OR WAIT null SECS
Investigators recorded “remarkable variation” in CLRD hospitalization and mortality rates in 62 counties in New York state.
A new cross-sectional study from New York found that outcomes for chronic lower respiratory disease (CLRD) were significantly associated with county-level health disparities in the state.
In 2019, the Centers for Disease Control and Prevention (CDC) reported that CLRD had resulted in 47.8 deaths per 100,000 population, making it the fourth leading cause of death.
With their study, Yu-Che Lee, MD, MPH, Department of Medicine, University at Buffalo, Jacobs School of Medicine and Biomedical Sciences, and fellow investigators examined and provided an overview of the association between CLRD outcomes and health disparities in New York state.
For the present study, investigators utilized CLRD age-adjusted hospitalization rates per 10,000 population for 2016 and mortality rates per 100,000 population for 2014 to 2016 from the New York state Community Health Indicator Reports, which were provided by the New York State Department of Health.
Additionally, County Health Rankings were used to evaluate a myriad of health factors to provide a summary z score for each county representing the county health status and how that county ranks in the state.
The county overall health factors rankings were calculated based on a weighted sum of z scores for each health factor in 4 categories, including 30% for health behaviors (tobacco use, diet and exercise, alcohol and drug use, and sexual activity), 20% for clinical care ( access to care and quality of care), 40% for social and economic factors (education, employment, income, family and social support, and community safety), and 10% for physical environment ( air and water quality, housing, and transit).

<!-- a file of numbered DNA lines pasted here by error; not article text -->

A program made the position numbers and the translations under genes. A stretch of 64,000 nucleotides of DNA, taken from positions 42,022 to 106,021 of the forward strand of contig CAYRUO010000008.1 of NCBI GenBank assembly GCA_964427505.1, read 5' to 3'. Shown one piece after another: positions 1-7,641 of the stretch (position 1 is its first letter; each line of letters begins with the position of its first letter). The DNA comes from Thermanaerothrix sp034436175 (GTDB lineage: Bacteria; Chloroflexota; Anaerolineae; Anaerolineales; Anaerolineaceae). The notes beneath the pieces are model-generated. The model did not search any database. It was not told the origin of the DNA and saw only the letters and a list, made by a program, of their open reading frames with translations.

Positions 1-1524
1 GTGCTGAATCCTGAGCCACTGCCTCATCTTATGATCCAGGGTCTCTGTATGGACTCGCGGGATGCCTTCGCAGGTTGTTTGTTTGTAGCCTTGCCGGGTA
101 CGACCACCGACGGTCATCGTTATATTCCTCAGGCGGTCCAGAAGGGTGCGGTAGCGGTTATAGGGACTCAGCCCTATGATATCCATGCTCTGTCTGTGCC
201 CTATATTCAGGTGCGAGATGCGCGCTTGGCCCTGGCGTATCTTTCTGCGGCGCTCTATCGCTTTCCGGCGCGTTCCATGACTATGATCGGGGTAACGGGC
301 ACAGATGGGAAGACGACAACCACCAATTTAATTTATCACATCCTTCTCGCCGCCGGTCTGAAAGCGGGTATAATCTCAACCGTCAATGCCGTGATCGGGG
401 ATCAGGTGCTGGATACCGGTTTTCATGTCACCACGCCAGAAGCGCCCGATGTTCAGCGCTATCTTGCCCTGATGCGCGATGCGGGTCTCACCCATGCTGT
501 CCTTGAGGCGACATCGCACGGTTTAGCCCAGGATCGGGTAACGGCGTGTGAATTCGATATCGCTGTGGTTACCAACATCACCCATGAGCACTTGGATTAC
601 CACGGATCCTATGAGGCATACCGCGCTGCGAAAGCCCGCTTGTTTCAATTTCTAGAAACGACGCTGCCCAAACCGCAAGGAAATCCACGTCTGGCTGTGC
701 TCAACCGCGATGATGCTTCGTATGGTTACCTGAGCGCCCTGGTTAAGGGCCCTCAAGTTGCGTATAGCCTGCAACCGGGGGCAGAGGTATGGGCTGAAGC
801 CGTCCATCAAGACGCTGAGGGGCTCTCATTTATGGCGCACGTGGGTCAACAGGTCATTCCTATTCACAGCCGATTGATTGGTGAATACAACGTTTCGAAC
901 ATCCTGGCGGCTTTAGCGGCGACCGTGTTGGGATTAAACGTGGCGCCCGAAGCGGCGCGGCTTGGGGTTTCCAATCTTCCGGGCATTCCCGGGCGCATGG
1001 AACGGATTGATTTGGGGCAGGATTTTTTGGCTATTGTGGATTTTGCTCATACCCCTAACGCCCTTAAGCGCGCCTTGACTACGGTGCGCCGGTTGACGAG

From there, the team calculated the correlations between county-level health factors z scores and CLRD hospitalization and mortality rates using Pearson r.
Univariable (UVA) and multivariable linear regression analyses (MVA) were used to determine the associations between county-level health factors z score and CLRD hospitalization and mortality rates, any variables reported in UVA as significantly associated with CLRD outcomes or were strongly correlated in the preliminary analyses (Pearson r > 0.3 or r < −0.3) were then included in the multivariable linear regression model.
Over the course of the study, the team noted 60,335 discharges that were documented as CLRD hospitalizations in 2016, as well as 20,612 CLRD-related deaths that occurred from 2014 to 2016 in New York state.
After adjusting for age, the CLRD hospitalization rate was reported as 27.6 per 10,000 population, with the mortality rate being 28.9 per 100,000 population.
Among the 62 counties included in the study, Bronx had the highest hospitalization rate (64.7 per 10,000 population), whereas Hamilton had the lowest hospitalization rate (6.6 per 10 000 population).
Data form the County Health Rankings indicated that the country of Nassau had the lowest z score at −1.17, while the Bronx had the highest z score (the least healthy), at 1.43, for overall health factors in 2018. An increase of 1 point in social and economic factors z score was associated with an increase of 17.6 hospitalizations per 10 000 population (β = 17.61 [95% CI, 10.36 to 24.87]; P < .001).
“CLRD outcomes were significantly associated with county-level health disparities,” the team wrote. “These findings suggested that public health interventions and resources aimed at improving CLRD outcomes should be tailored and prioritized in health disadvantaged areas,” the team wrote.
The study, “Association of Chronic Lower Respiratory Disease with County Health Disparities in New York State,” was published online in JAMA Open Network.